The Centre is hoping that the much delayed Labour Codes are implemented in the next three to four months with most States having finalised their own draft rules and deliberations are ongoing on the way forward.

According to sources, “Barring a few, almost all States have now finalised their draft rules. It would be ideal if the Codes can be rolled out over the next few months.” The Centre would hope to have the codes implemented before the end of the current fiscal.

“We are in July, with most of the work now completed. The Codes can be implemented by October or November,” another source said, adding that discussions with all stakeholders including employers and trade unions have been completed.

Problems in mid year roll out?

Most companies and employers had anticipated that the Labour Codes would be implemented from the start of the current fiscal and had also revamped their salary structures and plans accordingly.

However, “A mid year roll out of the Code could be challenging as it would lead to problems in computation of bonus, etc,” said an expert who did not wish to be named, adding that implementing the Codes from the start of the fiscal year would be ideal.

However, with elections coming up in 2024, it is to be seen whether the government would choose to implement the Codes in 2023 as they are also an emotive issue, he further noted.

Labour laws codified

In order to streamline and modernise the plethora of labour laws, the government had codified them to replace 29 labour laws into four codes. These include Code on Wages, Code on Social Security, Occupational Safety, Health and Working Conditions Code and the Industrial Relations Code. The Labour Codes are one of the most long pending and much awaited reforms of the government.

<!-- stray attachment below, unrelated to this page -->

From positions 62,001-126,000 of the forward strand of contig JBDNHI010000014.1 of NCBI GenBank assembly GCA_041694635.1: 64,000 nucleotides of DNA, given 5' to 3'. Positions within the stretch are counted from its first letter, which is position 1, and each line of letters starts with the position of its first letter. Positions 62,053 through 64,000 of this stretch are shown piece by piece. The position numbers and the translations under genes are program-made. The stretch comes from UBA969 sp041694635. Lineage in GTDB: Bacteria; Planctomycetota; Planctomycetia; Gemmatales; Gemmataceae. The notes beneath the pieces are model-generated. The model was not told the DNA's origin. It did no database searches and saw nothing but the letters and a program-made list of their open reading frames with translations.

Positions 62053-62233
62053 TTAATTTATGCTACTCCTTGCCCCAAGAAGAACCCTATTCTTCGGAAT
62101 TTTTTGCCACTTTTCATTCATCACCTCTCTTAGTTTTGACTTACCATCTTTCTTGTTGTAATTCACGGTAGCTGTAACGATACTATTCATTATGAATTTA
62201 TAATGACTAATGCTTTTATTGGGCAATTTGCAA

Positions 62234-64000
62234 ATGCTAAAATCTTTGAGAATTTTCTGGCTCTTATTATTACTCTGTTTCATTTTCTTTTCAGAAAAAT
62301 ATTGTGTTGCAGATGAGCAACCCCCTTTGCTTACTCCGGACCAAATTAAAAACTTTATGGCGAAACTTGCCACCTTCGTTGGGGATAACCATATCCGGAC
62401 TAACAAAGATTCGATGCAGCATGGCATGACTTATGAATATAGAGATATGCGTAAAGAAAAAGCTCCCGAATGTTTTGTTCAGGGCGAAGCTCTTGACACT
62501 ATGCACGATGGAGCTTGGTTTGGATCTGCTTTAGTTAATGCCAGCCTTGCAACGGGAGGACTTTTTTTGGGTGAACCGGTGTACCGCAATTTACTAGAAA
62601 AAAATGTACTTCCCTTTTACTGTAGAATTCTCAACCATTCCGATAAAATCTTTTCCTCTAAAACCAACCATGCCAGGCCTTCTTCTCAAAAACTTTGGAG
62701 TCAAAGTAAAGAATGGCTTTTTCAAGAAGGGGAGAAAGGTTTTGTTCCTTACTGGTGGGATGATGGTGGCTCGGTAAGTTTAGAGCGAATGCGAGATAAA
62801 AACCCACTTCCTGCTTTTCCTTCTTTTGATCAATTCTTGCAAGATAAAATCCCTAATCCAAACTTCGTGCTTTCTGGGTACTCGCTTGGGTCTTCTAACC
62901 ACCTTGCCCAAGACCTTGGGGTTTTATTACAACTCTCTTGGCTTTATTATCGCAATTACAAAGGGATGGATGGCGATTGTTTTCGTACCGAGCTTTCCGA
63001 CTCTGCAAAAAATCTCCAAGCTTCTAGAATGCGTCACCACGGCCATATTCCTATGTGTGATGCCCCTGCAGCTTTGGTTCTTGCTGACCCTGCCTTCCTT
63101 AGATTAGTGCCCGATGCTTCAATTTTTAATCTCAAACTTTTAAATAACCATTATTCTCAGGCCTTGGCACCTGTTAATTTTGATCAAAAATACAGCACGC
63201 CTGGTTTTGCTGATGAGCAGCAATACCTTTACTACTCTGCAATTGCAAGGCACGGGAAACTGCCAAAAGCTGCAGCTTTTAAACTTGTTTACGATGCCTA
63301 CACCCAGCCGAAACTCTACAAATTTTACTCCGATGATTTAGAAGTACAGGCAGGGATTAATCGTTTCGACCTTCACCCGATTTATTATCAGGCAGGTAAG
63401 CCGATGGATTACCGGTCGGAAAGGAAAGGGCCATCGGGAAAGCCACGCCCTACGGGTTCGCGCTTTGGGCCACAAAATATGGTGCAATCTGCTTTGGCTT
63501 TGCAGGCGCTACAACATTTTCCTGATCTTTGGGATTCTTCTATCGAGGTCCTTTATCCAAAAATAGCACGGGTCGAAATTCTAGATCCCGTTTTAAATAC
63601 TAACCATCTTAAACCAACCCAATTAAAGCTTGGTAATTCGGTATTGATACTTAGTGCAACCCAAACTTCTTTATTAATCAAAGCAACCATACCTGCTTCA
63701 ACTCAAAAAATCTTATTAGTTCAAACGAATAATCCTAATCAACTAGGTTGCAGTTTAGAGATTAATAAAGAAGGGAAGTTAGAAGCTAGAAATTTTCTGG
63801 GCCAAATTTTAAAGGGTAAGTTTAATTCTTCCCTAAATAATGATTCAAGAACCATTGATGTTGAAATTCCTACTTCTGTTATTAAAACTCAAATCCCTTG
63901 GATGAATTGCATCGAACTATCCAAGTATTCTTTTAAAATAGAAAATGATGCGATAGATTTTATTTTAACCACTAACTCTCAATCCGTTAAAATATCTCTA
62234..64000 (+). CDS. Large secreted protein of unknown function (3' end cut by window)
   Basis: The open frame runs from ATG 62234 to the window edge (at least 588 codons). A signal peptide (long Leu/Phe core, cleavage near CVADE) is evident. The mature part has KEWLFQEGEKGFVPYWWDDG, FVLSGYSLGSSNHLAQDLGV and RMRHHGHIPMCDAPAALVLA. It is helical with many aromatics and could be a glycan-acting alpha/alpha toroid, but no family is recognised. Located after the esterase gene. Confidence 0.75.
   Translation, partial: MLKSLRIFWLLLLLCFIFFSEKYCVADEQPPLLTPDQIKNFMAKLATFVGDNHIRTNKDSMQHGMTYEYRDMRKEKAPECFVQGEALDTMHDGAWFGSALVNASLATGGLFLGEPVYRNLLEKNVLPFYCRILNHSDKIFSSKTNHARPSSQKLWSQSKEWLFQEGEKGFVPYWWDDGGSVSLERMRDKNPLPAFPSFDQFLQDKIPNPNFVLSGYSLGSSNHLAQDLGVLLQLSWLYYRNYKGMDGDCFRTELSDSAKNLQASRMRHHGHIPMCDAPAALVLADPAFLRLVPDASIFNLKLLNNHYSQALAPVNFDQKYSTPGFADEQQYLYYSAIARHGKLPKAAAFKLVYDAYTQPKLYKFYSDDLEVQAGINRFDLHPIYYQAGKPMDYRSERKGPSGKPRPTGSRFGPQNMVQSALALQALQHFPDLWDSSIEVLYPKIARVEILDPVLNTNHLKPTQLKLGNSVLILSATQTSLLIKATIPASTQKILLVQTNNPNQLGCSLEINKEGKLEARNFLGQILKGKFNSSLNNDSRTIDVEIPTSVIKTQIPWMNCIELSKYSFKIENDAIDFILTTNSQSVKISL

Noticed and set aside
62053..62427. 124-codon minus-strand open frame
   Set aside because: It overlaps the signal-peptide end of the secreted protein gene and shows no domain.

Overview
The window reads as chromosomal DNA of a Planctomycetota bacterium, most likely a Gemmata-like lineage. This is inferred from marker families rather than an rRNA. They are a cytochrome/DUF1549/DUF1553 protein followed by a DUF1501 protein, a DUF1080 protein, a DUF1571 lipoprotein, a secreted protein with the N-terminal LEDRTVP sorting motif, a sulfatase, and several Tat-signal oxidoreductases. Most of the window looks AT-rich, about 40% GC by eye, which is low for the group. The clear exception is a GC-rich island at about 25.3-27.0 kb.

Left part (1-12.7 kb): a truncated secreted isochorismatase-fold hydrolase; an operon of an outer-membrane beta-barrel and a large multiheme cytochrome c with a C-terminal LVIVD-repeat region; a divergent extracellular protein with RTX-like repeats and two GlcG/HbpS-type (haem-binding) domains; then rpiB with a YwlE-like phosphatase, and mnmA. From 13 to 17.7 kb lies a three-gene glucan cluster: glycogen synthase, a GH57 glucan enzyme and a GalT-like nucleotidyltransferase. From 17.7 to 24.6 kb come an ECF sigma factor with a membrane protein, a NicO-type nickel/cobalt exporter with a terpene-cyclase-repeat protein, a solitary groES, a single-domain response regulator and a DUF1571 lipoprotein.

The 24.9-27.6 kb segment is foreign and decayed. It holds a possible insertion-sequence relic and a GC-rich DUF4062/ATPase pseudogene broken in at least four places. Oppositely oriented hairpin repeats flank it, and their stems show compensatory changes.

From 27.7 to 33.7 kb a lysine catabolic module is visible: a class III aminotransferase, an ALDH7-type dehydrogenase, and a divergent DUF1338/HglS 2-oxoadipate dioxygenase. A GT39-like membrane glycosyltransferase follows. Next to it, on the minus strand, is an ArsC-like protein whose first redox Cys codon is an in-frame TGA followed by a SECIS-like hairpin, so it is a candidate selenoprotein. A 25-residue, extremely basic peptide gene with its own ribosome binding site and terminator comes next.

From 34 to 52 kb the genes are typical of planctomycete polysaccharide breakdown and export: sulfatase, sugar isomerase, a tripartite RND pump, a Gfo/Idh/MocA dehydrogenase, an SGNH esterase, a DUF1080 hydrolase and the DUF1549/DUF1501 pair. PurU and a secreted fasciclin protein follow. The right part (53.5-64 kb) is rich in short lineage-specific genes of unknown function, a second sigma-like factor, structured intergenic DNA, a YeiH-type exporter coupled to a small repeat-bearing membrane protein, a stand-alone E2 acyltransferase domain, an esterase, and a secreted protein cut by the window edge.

Amongst various measures, the new Codes would rework the wages and provident fund calculations through restructuring of salaries. It would also improve ease of doing business by permitting firms with up to 300 workers to decide on lay-offs, retrenchment and closure without government permission.

The Parliament had passed the Code on Wages in 2019 and the other three Codes in 2020. They were initially expected to be implemented from April 1, 2021 but were delayed due to the Covid-19 pandemic. It was then expected that these would be rolled out from April 1 this year but with many States yet to finalise their rules, they were pushed back again.

Union Labour Minister Bhupendra Yadav had in April this year exuded confidence that the Codes would be implemented soon as around 90 per cent of States have already come out with draft rules.

Labour is part of the Concurrent List of the Constitution and both the Centre and States have to draft their own set of rules.